Enter the Tomb

John and Peter

Today’s reflection is on Easter Sunday, April 21, 2019, and the readings can be found by clicking here. This reflection was given as a homily at the Deuel Vocational Institute, California Department of Corrections and Rehabilitation, in Tracy.

Happy Easter! The Lord Jesus Christ is risen, Alleluia! Our long journey through Lent has come to an end! I don’t know what you took on, or gave up for Lent, but whatever it was, it no doubt took some sacrifice and maybe some pain. I set the bar high this Lenten Season. My wife and I committed to only liquids during the day, and only soup for dinner. I would be lying, though, if I told you that I stuck to it perfectly. I’m quite embarrassed to say that I did not. The Lord, in His generosity gave me another 40 days of Spiritual boot camp to get things right, to sacrifice and be transformed—but again, I fell short of the mark. I am weak.

Not until we really want to change do we realize how weak we are to do so…and that has been my Lenten experience this year. I know what Jesus did for me. I know his way of the cross. I know of his passion and suffering, and yet still I deny him. Not only three times, like Peter, but many times every day. How about you? Did you get up to pray? Abstain from meat on Fridays, and fast daily? Today’s Gospel is a message of hope and has a promise for guys like us who seem to fail time and time again. Today we join Mary Magdalene, Peter, and “the disciple that Jesus loved,” who is John.

Isn’t it interesting that Mary ran from the tomb straight to Peter and John? They must have been together at the same place, right? The Scripture says, “So Peter and the other disciple went out and came to the tomb.” But why would they be together? Jesus was just thirty-five hours or so earlier crucified. Jesus died on Friday evening, he was in the tomb on Saturday, and Mary goes to the tomb while it is still dark Sunday morning. Both John and Mary remained at Jesus’ side throughout his whole ugly, painful passion and death. John was standing at the foot of the cross with Mary Magdalene and Jesus’ mother when Jesus died—where was Peter?! Peter denied that he even knew Jesus, and John was with Jesus to the end.

You couldn’t find more opposite disciples of Jesus. John who was always so faithful and Peter who was so weak in his faith. And yet, they remain together, in the same place, no doubt supporting one another through their difficult time. That’s what it means to follow Jesus, my brothers, and that’s the first thing I want to point out. In this Christian community we are all at different levels of growth in our faith, some are more courageous than others, some are more disciplined than others, some remain in their weakness to sin, but like John and Peter, we stick together. Through good times and bad we stick together. Look around—you are my brothers and we are here for each other, helping each other: weak, strong, smart, dumb, black, white, brown, old, young, incarcerated or free, holy, and weak in our holiness: the Church is ONE and must remain ONE, and we must never let the world divide us.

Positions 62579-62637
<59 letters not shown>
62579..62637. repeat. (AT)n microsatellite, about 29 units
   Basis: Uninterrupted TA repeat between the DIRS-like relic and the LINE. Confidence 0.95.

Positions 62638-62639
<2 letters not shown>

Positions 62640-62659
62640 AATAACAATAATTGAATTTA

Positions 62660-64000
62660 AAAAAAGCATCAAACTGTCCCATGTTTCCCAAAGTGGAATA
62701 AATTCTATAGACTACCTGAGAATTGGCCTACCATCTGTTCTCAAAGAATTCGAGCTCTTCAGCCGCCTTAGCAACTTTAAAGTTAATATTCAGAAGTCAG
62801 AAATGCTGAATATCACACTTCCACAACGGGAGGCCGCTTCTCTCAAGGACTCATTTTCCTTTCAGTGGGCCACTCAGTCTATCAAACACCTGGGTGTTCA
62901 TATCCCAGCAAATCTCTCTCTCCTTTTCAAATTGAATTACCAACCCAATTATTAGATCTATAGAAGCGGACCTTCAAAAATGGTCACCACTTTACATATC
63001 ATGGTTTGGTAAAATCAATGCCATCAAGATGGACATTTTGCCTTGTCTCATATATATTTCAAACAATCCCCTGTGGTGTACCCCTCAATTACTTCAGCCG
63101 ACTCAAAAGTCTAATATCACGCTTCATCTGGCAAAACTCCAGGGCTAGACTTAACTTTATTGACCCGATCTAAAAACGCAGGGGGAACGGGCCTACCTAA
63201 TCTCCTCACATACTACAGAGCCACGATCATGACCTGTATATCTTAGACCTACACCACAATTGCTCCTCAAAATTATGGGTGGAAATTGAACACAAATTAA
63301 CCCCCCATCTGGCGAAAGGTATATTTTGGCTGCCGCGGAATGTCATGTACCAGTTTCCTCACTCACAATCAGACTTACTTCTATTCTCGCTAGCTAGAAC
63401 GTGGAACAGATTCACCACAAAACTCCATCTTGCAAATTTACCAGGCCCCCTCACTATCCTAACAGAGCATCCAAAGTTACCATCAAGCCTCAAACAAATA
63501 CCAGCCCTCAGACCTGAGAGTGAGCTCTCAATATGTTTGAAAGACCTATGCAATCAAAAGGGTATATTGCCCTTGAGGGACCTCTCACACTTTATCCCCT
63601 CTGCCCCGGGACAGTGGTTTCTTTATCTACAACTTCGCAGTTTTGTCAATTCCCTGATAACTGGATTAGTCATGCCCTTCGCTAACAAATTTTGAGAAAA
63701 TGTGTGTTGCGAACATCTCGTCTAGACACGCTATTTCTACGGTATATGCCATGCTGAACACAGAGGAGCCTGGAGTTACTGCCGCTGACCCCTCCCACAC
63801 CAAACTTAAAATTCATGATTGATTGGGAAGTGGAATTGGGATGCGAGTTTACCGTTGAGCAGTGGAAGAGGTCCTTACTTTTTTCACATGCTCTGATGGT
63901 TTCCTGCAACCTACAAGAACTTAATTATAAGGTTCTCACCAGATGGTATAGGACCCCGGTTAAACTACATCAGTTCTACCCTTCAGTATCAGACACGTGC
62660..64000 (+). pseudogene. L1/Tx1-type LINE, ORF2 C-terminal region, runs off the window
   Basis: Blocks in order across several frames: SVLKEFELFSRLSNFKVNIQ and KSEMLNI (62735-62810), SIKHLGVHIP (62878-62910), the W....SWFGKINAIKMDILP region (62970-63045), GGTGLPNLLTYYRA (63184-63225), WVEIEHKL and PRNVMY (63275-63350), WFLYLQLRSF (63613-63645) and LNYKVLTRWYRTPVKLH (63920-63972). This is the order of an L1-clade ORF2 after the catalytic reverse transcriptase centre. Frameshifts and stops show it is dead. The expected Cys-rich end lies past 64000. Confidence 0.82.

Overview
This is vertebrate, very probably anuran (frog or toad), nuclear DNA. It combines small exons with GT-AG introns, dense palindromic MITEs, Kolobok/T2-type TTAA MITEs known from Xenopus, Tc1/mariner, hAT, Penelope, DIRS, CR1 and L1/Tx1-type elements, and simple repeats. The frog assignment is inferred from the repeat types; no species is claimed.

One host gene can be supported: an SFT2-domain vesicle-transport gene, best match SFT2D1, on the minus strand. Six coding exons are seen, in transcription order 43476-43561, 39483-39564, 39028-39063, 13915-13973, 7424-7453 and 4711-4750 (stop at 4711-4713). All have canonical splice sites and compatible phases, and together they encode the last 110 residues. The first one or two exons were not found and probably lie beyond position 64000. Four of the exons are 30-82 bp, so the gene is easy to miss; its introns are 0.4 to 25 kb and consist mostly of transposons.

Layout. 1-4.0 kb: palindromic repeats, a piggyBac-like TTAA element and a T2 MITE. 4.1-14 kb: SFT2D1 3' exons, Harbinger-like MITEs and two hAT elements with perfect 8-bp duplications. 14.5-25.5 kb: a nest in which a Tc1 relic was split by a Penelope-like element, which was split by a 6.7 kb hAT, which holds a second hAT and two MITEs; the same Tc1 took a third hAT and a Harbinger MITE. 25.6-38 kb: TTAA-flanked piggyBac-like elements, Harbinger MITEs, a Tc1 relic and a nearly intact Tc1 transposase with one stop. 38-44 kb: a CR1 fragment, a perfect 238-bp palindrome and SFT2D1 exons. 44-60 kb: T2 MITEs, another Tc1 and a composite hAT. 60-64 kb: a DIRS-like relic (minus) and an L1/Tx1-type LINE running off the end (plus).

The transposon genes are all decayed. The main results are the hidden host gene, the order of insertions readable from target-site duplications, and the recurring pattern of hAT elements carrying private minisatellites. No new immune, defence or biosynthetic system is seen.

The first thing I wanted to point out is that we must remain united, and the second is that we don’t have to have it all figured out in order to believe—but we do have to enter the tomb. We don’t have to have all the answers, but we must be willing to die to ourselves, enter the tomb with Jesus Christ so that we can rise with him. If we do not enter the tomb and die when will never truly live.

We must die to anger, malice, greed, and lust. We must enter the tomb and put to death jealousy, rivalry, divisions, and arrogance. John arrived at the tomb first, but he was unwilling to go in. I wonder what kept him from going right in. Scripture says He saw the burial clothes and stopped. Interesting that Peter never hesitated. John was faster and arrived first, but Peter entered the tomb before John. He went into the tomb and then saw the burial clothes. John was a little more cautious; a little more careful, but he does enter the tomb.

Are you more like Peter or more like John? Are you more a little more courageous and willing to jump right in? Know this, courageous or cautious they both went in. They entered the tomb with all their unanswered questions, with all their fears, and with all their doubts. They entered the tomb so that they could rise with Jesus.

My brothers, the resurrection of Jesus Christ doesn’t mean anything on its own. We celebrate the resurrection as Christians because Jesus rose from the grave, and somehow, through the waters of baptism, we mysteriously rise with him! God has powerfully connected Baptism to Jesus’ resurrection and our new life. Jesus conquered the grave 2,000 years ago, and we celebrate his victory today, but we celebrate our victory with him everyday! He won, and made winners out of all of us who believe.

But let me make this clear: we must unite together, we must stand by one another regardless of color or status, we must be willing to encourage each other and pray with each other, to look out for one another and to help one another, and we must willing to together enter the grave if we are to have any share in the resurrection that we celebrate today. We are an Easter people! Every day is Easter for those who enter the grave to be born again. Happy Easter, brothers. Let us live in this newness of life. Amen.

For Reflection:

When I fail do I beat myself up, throw all the cards in, or reach out to God in prayer for strength and consolation?

Am I living the resurrected life? One of unity with those around me and a willingness to come to another’s aid regardless of who they are or what they believe?

Am I holding on too tightly to die with Christ? What is keeping me from going “all in” for Jesus and His church?

By Deacon Stephen Valgos

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